On the other side of the story is the Walther family, who came to Oakdale from Prussia in the mid-1860s. The family initially started out as farmers and ranchers, but Phillip Christian Walther – the siblings’ paternal grandfather – made his mark as a blacksmith and wheelwright.

“He was supposedly the best horseshoer around,” Falk expounded. “He could shoe the worst horse that there was ... though, he got kicked a few times,” she added with a laugh.

The pair’s father continued the family business and started Walthers Body & Fender Works, an auto body repair shop that was located at 133 N. Third Avenue, where the parking lot is in front of Rivi’s and Suzey Belen’s.

“It burned down in ‘49,” Walther specified. “(My dad) was home for lunch and looked out the window and saw the smoke. There was a plumber shop down there at lunch time and a guy left something burning and it burned down the shop.”

“At the time, Oakdale had a volunteer fire department,” Falk continued. “Oakdale was separated into sections and if you heard one long and three short whistles, that told you the section of the fire. All the volunteer firemen would grab the truck and go put out the fire — that’s what your fire department was then.”

Walther and Falk continued to explain that the whole neighborhood rallied around their dad to help how they could. Families came, tools and all, to help rebuild after the fire. In fact, their father’s name may sound familiar because of how large a presence he had in the community. Harold Walther, along with building a flourishing business, was a city councilman and eventually mayor of Oakdale for a time. Before this great success, he eloped with Dorothy Coppetti, and eventually had Hal and Emlynn, intertwining the Walther and Coppetti legacies.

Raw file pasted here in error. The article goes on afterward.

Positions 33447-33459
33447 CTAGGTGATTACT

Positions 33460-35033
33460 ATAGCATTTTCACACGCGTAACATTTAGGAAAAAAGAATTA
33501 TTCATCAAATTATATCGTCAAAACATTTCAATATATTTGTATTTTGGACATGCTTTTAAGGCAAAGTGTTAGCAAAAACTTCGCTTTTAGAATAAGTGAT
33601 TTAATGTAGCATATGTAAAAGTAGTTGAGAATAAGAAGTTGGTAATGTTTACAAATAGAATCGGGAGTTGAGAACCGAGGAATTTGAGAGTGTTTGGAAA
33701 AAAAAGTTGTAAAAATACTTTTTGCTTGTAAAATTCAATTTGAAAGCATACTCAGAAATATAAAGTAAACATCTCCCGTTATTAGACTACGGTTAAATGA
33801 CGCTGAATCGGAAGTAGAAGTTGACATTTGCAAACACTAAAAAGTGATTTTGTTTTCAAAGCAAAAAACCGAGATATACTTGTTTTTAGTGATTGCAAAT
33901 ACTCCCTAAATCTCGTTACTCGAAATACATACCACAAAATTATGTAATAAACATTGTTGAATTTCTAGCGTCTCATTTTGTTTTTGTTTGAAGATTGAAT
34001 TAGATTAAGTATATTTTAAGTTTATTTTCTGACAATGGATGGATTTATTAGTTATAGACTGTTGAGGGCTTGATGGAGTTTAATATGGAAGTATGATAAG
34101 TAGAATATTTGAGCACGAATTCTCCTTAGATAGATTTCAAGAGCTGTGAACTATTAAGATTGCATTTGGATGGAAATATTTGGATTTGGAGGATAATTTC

The business then continued to run for dozens of years more before they eventually shut down. Truly, the town that Walther and Falk grew up in has morphed and changed around them as they’ve settled down to have their own children and grandchildren.

“Do you know where Chase and the Bank of America is? Well, that was our wonderful theater where my mother was an usherette, and an ice cream parlor,” Falk detailed. “On the corner was a service station and on the wall of the building, they had all the names of the local young men that went to war. It was just so unique, lovely.”

Walther and Falk had plenty of stories to tell about growing up in Oakdale and their family’s history — stories about hiding barrels during the prohibition, the Almond Blossom Festival, and vignettes of local businesses. However, one theme that was weaved into their chronicles was the fact that Oakdale has changed drastically since they were young, as any town would.

“Just drive through Oakdale and see all the different architectures,” Walther suggested. “And you can see the difference between the old and the new.”

history walther
This was where Phillip Christian Walther, Emlynn Falk and Hal Walther’s grandfather, planted his business. Look familiar? It’s now the new location of the Oakdale Feed and Seed.